In this climate of uncertainty, it isn't surprising that the economic situation isn't improving. What is surprising is that the Pakistani establishment is still on the same page as the civilian government. Past prime ministers have been sent home despite a better performance.

Not only has Prime Minister Khan become a case study in over-promising and under-delivering, but the reform agenda some of his fans had pinned their hopes on is nowhere to be seen. To the contrary, party stalwarts, like Jahangir Tareen, have serious allegations of corruption against them. It is no secret that Tareen's financial help was instrumental in positioning PTI as a viable political party. To what extent such associations will tar PTI and Khan remains to be seen.

For the moment, the venerable Tariq Banuri, Chairman of the Higher Education Commission, has, in an interview with Pervez Hoodbhoy, made some pretty serious allegations against the Prime Minister's office in preventing him from reforming higher education in Pakistan. Although Banuri has been unceremoniously removed from his post, he is legally challenging his ouster.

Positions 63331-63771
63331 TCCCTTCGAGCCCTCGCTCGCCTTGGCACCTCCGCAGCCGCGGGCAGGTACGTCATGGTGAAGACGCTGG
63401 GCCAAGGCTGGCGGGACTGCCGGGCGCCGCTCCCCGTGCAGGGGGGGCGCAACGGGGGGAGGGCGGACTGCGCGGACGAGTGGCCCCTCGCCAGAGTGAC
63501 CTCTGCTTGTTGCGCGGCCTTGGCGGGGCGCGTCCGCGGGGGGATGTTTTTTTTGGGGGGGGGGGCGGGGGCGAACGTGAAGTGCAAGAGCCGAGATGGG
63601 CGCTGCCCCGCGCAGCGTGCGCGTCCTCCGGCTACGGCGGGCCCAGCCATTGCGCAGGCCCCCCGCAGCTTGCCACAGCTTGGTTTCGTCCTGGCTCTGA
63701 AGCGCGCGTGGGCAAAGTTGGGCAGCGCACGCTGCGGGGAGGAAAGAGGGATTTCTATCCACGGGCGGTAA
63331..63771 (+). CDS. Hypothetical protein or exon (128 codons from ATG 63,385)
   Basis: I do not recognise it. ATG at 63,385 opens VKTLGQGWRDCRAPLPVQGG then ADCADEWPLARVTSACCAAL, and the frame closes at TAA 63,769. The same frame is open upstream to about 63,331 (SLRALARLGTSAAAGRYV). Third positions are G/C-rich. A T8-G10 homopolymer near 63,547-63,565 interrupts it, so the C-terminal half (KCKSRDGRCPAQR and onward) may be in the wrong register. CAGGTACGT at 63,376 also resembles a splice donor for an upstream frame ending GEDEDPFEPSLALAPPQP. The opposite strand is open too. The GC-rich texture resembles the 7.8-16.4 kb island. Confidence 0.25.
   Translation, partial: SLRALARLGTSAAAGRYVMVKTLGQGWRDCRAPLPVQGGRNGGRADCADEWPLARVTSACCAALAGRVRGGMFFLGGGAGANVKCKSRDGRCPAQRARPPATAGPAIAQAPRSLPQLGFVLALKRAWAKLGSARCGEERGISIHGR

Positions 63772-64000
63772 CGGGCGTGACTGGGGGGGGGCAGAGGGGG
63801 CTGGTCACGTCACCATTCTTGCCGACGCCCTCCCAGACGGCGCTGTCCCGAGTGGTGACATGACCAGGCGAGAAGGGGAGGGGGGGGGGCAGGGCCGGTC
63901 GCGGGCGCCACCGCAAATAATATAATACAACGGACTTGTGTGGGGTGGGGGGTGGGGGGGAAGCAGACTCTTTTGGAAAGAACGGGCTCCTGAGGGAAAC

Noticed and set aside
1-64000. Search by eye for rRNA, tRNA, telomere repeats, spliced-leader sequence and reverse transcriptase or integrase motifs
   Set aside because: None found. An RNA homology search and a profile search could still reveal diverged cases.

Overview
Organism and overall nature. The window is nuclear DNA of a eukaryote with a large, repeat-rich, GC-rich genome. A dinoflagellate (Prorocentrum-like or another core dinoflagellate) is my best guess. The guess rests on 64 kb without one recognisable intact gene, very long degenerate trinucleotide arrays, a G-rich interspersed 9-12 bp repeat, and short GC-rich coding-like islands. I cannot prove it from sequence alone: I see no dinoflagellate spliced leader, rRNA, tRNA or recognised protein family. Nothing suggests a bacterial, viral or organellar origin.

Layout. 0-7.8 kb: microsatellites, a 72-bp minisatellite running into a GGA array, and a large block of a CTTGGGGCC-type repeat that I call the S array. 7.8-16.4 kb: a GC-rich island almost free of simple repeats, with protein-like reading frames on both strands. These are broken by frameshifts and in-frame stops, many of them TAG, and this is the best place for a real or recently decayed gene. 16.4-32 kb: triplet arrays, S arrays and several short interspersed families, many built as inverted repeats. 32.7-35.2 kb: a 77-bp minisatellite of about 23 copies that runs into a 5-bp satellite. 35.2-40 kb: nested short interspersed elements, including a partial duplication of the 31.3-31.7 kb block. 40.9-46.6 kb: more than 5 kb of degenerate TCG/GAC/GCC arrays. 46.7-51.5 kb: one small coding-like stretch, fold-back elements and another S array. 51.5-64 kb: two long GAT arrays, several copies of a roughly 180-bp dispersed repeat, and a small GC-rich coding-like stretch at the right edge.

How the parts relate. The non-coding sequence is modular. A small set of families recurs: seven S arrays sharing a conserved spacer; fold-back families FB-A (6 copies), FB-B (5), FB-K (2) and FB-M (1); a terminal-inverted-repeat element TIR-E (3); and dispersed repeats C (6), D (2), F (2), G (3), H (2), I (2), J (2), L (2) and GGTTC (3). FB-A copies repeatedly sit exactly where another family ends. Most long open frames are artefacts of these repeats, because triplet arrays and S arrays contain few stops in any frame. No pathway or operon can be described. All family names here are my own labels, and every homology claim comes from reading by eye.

Khan, as an opposition figure, spoke of bringing in the right team to fix Pakistan's problems. Yet his legacy may be one of whimsically changing deputies while preventing those who wanted to bring in real reform from implementing their agendas.

– The writer is a lawyer who lives in London and tweets @ayeshaijazkhan
Source:


Sounds like she really wants to get rid of IK. Looking forward to her coming back (maybe on same flight as nawaz sharif) when the date for the long March is announced. 🙂
 
Sponsored Link

Featured Discussion Latest Blogs اردوخبریں